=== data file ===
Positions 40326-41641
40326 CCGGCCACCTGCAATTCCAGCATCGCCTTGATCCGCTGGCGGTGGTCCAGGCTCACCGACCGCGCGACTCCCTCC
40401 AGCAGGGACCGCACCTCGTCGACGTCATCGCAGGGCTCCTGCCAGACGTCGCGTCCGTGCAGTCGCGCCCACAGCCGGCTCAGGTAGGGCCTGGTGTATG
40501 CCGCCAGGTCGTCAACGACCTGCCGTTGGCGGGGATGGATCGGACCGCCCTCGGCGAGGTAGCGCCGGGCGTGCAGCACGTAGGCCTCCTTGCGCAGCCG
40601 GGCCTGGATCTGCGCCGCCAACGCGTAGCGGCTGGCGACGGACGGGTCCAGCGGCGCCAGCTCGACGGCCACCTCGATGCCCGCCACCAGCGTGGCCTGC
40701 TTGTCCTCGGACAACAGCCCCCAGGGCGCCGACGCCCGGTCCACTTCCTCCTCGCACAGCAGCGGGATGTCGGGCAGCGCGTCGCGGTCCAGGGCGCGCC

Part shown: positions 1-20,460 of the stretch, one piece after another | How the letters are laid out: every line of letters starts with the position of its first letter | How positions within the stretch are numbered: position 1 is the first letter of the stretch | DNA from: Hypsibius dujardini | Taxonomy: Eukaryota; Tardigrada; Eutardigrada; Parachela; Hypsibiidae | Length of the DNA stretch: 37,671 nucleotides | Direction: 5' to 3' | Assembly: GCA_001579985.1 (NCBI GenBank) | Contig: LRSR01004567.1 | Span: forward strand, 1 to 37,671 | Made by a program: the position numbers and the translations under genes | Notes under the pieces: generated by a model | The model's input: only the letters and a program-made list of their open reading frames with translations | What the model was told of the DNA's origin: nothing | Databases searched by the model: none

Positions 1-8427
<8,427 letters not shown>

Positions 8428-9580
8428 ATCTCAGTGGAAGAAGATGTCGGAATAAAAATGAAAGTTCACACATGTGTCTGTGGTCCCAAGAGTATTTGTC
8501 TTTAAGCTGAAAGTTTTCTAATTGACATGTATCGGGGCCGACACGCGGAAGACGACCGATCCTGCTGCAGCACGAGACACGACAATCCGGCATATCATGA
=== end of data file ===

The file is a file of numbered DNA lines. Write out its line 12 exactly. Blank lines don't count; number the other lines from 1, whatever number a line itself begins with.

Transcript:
8501 TTTAAGCTGAAAGTTTTCTAATTGACATGTATCGGGGCCGACACGCGGAAGACGACCGATCCTGCTGCAGCACGAGACACGACAATCCGGCATATCATGA